**Learning Objective: To estimate distance on a map using an engineer’s ruler.**

Engineers use special tools to create maps and diagrams of the technology they design. One such tool is the engineer’s ruler which enables them to scale down large 3D objects to 2D diagrams on a piece of paper.

Engineer’s rulers are distinct – they are often triangular with multiple sides consisting of different scales. The side labeled 10 has inches each equally divided into 10 increments. In this scale, 1 inch represents 10 units. This can signify that 1 inch is equivalent to 10 feet, 10 miles, etc.

The 60 scale indicates 1 inch for every 60 units. The idea is the same for the other scales.

Let’s say that I have a map and I am trying to get to the bakery to buy a birthday cake. I am on Caledonia Road and I need to get to Spadina Road. Suppose in my hypothetical map the scale is that every inch is equal to 10 miles. I can use the 10 scale of the engineer’s ruler on the map to determine how far I will need to travel to get to the bakery so that I know whether or not it is too long of a distance to walk.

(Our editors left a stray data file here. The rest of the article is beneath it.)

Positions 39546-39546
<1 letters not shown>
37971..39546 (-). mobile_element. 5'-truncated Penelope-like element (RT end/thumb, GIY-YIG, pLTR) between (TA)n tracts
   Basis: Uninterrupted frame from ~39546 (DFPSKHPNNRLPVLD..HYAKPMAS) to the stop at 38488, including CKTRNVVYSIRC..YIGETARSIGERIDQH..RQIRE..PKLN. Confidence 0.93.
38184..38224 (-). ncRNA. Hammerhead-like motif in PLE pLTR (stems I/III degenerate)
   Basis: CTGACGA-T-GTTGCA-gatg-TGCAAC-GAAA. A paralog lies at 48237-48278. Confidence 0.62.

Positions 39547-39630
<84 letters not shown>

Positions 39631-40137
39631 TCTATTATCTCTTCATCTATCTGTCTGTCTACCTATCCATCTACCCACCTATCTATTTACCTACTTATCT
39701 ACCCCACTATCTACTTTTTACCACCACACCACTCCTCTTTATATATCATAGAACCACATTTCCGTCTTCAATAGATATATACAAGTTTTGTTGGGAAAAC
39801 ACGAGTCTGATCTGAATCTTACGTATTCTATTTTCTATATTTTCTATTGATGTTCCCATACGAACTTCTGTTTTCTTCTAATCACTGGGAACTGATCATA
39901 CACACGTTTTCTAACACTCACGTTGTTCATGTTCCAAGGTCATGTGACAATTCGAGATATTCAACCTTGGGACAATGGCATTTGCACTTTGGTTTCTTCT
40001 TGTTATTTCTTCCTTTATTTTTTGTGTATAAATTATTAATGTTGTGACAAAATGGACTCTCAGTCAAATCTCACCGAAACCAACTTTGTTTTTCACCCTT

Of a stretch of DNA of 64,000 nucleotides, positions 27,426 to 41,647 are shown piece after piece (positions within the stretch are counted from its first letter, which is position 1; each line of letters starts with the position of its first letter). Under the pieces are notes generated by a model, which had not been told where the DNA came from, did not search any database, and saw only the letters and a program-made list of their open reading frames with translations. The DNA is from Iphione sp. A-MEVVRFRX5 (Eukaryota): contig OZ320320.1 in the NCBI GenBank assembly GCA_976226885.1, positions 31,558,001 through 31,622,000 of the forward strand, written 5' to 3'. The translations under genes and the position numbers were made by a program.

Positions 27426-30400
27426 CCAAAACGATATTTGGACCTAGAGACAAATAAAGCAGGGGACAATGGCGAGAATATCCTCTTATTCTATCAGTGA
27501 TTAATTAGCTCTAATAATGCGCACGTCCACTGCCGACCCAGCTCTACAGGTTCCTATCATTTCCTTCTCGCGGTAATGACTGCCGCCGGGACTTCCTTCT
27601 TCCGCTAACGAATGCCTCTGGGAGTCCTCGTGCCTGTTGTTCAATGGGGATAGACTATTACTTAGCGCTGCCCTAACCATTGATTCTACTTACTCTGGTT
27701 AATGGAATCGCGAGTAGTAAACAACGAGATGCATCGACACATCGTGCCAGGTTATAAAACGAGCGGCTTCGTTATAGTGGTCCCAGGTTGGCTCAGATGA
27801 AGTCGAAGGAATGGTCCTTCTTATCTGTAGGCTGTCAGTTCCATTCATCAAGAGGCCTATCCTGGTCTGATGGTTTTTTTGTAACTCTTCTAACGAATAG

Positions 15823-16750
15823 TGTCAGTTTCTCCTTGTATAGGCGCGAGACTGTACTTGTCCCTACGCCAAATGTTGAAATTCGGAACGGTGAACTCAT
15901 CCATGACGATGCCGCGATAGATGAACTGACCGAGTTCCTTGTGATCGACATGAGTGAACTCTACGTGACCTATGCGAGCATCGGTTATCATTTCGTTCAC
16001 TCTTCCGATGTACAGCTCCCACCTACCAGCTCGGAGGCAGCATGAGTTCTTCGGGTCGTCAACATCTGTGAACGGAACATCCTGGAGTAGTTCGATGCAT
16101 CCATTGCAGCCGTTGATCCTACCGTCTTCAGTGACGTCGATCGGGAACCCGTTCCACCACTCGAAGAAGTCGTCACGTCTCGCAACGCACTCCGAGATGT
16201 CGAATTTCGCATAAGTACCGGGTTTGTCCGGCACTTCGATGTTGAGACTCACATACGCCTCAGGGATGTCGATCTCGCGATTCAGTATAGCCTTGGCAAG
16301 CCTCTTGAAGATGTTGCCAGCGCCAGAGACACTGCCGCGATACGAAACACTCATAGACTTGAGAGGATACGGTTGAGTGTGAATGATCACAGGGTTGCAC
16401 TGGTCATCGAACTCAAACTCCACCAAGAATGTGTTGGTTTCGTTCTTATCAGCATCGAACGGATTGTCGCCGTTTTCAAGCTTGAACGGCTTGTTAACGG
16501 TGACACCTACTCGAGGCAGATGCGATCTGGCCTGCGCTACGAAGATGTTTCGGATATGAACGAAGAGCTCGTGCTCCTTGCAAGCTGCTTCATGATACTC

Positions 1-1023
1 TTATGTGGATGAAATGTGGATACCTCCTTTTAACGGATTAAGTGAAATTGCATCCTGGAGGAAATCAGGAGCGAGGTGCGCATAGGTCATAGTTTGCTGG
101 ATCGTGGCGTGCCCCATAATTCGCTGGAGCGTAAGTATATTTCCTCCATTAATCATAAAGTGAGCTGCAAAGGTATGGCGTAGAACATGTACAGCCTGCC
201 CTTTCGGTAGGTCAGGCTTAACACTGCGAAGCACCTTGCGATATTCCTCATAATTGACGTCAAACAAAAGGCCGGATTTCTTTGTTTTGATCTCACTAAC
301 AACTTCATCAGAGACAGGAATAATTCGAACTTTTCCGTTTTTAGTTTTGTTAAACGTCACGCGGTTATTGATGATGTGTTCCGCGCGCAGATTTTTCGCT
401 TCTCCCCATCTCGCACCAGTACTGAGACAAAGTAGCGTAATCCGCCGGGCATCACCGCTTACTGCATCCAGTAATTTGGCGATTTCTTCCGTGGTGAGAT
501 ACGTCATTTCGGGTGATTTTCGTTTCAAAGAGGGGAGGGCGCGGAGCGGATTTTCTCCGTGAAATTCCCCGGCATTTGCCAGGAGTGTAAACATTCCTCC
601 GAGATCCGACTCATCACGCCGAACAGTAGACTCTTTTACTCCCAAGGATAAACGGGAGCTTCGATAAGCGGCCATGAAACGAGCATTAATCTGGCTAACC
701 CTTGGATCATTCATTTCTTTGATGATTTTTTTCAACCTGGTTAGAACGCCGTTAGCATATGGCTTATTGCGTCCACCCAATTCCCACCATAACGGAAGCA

Based on this scale, the bakery looks to be a little under 10 miles away as the distance is slightly under an inch. Therefore, I will plan to drive.

This activity can be more challenging by having learners use the other scales or create their own diagrams and maps using an engineering ruler during a lesson where they use engineering design principles.

What a nice, simple piece of technology.

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